• Microsoft will continue its illegal behavior, and will make full use of the legal system to delay punishment as long as possible. They simply don't know any other way to do business and have done very poorly in any market where they could not leverage their monopoly.

  • Blocked from new markets, Microsoft will squeeze more money out of its current customers. Expect license enforcement to intensify even more, and schemes to force expensive version upgrades.

Will There be a Settlement?

Microsoft executives say they want a settlement, but this is just a public relations ploy. They told the government they won't negotiate if "structural remedies" are considered, knowing full well this is unacceptable to the States.

There's much less on the settlement table now than in the original settlement negotiations. Then, Microsoft could have avoided conviction as a monopolist by settling. Confident they would win on appeal, they would not accept a meaningful settlement, so they must now negotiate from a severely weakened position as a convicted monopolist.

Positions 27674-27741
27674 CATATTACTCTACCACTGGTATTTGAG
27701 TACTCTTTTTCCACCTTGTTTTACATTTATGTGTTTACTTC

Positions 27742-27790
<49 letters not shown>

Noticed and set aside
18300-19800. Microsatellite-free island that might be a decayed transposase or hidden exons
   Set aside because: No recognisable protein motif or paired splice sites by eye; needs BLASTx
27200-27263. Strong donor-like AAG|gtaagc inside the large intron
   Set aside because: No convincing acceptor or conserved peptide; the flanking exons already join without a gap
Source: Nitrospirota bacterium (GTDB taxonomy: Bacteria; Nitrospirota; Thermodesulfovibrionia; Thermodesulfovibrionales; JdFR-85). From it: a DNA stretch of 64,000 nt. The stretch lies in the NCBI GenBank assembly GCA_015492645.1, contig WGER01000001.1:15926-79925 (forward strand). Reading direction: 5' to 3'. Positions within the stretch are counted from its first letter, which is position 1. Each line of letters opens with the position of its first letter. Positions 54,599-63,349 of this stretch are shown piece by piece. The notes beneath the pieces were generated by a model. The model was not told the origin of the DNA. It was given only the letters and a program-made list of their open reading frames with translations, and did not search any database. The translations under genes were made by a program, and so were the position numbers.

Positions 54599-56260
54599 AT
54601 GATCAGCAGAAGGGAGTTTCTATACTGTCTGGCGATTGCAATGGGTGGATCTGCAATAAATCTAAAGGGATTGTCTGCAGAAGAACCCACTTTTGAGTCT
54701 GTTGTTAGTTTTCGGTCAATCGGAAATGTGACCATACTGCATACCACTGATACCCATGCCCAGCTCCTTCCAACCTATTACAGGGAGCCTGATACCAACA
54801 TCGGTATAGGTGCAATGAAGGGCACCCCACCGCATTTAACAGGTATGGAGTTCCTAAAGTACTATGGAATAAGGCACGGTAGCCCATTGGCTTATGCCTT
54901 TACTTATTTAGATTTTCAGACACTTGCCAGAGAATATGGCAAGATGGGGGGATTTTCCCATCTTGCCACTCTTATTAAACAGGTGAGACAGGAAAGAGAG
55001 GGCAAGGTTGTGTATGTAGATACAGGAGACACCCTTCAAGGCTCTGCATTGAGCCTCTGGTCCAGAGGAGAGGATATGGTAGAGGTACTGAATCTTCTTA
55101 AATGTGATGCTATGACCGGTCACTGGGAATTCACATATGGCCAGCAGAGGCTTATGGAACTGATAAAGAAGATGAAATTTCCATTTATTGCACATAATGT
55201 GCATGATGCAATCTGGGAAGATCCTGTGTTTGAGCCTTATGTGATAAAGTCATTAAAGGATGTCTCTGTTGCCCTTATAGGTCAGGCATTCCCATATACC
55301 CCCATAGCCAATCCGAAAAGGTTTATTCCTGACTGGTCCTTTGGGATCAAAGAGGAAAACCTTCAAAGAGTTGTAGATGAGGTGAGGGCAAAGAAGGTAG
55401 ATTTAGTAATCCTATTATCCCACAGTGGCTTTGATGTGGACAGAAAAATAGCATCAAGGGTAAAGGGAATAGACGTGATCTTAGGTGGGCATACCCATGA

Microsoft will, however, engage in settlement talks as a delaying tactic. Their strategy is to do as much damage to the industry as they can before they are finally punished. The more delays, the more damage they can do.

Of course, a settlement later in the game is still possible if Microsoft sees its case as totally hopeless.

How Does this Affect Your Business

Business technology decisions will be increasingly complex and increasingly critical to business success. Microsoft has used it's monopoly power to stifle new and innovative technologies. Companies with new ideas were simply bought and liquidated. With that monopoly power weakened, we will again enter an era of rapid change.

Microsoft will continue to offer the "path of least resistance", but that path is no longer the main highway. Microsoft's PC centric technologies are dated and they are engaged in a desperate scramble to retrofit them to a network centric world. This will not be entirely successful.